In an evolving EW environment, Mr Lance Clayton from IMT provided more insight on the new naval radars from an Electronic Support (ES) perspective. Radar developments is adaptive to incorporate more functionality to provide tactical combinations of ELINT and instantaneous radar ESM solutions. Due to the sensitivity of naval radars, it is important to review the latest technology developments in specific reference to power levels and waveforms that are adapted for modern day radars, new technology low power coherent pulsed radars that operate with pulse compression and commercial and military frequency modulated continuous wave radars. The increase in the electromagnetic density creates further challenges and new technology includes complex waveforms with varied pulse widths and unique intra-pulse characteristics. New developments also includes pulse repetition frequency and antenna rotational characteristics and radars with electronically steered antenna arrays (as demonstrated with active and passive steered radars). The prevalence of multi-mode radars is clearly visible in technology implementation. Receiver architectures remains relevant with wideband log video detection, channelised receiver architecture, digital receiver architecture and combined wide and narrowband superhet receiver architectures. It is the merging of old and new technology were classical processing in ESM systems still apply, but needs to be done faster to optimise the operation mode and warning displays.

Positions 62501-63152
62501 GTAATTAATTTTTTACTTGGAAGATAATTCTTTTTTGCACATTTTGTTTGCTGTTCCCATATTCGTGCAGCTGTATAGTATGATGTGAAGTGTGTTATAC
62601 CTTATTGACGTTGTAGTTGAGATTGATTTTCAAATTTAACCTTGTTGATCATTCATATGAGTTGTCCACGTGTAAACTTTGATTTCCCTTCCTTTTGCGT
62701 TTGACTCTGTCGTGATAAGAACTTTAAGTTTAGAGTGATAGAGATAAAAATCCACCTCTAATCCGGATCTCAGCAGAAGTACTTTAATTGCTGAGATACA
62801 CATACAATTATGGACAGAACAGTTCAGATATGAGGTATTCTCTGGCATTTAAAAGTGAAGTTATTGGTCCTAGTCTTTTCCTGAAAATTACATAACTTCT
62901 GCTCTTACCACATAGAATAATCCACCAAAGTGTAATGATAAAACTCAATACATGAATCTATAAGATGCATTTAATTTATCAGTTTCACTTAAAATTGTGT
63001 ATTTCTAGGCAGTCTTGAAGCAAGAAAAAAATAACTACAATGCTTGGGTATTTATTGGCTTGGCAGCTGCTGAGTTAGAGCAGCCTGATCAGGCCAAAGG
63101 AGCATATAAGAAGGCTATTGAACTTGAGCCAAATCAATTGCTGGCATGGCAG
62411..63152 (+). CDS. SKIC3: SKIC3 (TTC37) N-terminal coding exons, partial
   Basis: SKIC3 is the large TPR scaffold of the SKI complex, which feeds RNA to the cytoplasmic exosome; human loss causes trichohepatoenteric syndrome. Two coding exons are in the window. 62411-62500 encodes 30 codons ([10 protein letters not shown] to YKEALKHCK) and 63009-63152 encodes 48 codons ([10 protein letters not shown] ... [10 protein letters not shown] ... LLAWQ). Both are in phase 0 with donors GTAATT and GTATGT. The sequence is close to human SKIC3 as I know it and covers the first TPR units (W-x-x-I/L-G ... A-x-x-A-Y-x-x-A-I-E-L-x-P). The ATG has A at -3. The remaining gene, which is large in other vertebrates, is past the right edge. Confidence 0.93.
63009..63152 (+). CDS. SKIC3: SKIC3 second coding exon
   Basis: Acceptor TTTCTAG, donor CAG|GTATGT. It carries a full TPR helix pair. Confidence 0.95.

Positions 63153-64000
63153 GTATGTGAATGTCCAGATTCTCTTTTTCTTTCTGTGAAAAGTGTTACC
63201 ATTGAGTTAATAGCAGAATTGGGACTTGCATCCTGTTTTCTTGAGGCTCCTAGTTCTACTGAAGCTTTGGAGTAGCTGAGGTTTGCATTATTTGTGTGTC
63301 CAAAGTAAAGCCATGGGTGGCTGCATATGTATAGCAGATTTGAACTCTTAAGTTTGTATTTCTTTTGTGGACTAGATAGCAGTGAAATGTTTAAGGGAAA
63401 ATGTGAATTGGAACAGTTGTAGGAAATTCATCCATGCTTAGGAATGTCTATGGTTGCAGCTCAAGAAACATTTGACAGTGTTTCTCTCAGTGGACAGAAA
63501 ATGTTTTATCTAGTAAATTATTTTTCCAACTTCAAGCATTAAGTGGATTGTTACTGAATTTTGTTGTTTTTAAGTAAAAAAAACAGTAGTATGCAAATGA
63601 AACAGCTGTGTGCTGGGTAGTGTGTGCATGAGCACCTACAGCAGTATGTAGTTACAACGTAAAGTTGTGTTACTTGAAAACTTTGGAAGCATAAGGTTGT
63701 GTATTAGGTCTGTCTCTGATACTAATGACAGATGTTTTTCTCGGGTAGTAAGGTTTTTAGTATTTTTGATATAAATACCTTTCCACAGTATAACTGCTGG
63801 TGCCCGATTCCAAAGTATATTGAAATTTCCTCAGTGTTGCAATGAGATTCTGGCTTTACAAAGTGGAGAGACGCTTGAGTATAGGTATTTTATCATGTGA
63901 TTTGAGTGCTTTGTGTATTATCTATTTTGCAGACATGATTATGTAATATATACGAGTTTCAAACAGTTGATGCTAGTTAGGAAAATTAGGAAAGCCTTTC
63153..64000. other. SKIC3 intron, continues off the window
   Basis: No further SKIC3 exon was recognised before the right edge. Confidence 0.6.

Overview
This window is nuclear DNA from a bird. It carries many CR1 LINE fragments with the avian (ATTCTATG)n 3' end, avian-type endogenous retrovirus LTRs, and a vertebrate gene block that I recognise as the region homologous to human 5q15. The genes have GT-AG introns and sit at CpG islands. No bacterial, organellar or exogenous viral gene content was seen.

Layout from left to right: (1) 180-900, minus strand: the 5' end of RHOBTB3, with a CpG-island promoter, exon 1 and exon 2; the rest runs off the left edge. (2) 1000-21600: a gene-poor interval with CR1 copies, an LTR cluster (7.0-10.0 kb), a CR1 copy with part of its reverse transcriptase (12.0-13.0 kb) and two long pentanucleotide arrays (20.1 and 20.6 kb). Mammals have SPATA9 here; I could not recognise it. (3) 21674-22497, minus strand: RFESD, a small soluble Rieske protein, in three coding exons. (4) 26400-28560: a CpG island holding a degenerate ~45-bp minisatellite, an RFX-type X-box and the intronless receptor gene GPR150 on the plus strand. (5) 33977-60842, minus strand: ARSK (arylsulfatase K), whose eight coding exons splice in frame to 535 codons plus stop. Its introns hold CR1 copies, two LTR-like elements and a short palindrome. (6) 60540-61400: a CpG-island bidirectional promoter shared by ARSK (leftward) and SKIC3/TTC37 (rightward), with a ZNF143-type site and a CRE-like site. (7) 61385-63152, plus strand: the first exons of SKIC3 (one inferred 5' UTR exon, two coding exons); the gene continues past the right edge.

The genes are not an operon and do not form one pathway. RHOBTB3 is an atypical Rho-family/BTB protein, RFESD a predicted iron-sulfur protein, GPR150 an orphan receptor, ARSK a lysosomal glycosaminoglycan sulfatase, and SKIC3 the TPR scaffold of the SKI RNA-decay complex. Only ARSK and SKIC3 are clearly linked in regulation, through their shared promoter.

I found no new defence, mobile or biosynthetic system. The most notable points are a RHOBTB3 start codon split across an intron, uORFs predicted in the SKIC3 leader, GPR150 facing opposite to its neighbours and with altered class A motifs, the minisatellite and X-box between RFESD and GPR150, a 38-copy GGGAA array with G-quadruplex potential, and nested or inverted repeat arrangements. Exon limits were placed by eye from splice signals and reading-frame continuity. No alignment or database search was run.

A new digital analysis receiver, developed by SAAB Grintek Defence, was presented by Mr Travis Milewski. The basic system with an AQR and RWS sub-systems, compact DF antenna, ESM capabilities with auto DF and designated ELINT like functions within the 2-18 GHZ coverage was presented. The improvement on the basic system resulted in the inclusion of the NRAS (DRx) main component which include a compact phase interferometer unit, tuner RF tuner unit, ELINT controller with a digital processing card doing data processing and passing info over to an ELINT processor for tasking, tracking and management functions. Functionalities include tuning from RF to IF near the sensor, exploring fibre optic IF cables with real sampling in the second Nyquist zone at 500Mhz IBW (25 x 20Mhz channeliser bin width) with four RF/IF channels. IQ data received from the channeliser is utilised for intra-pulse (power, phase and frequency) information. The result then is the angle of arrival per SDW with phase and amplitude DF. Simultaneous signals in different bins (pulsed and CW signals) can be captured simultaneously. Other benefits include: Good PRI accuracy with large stable pulse buffers and PW accuracy through the DLVA that does not stretch the pulse as a function of power and the frequency accuracy.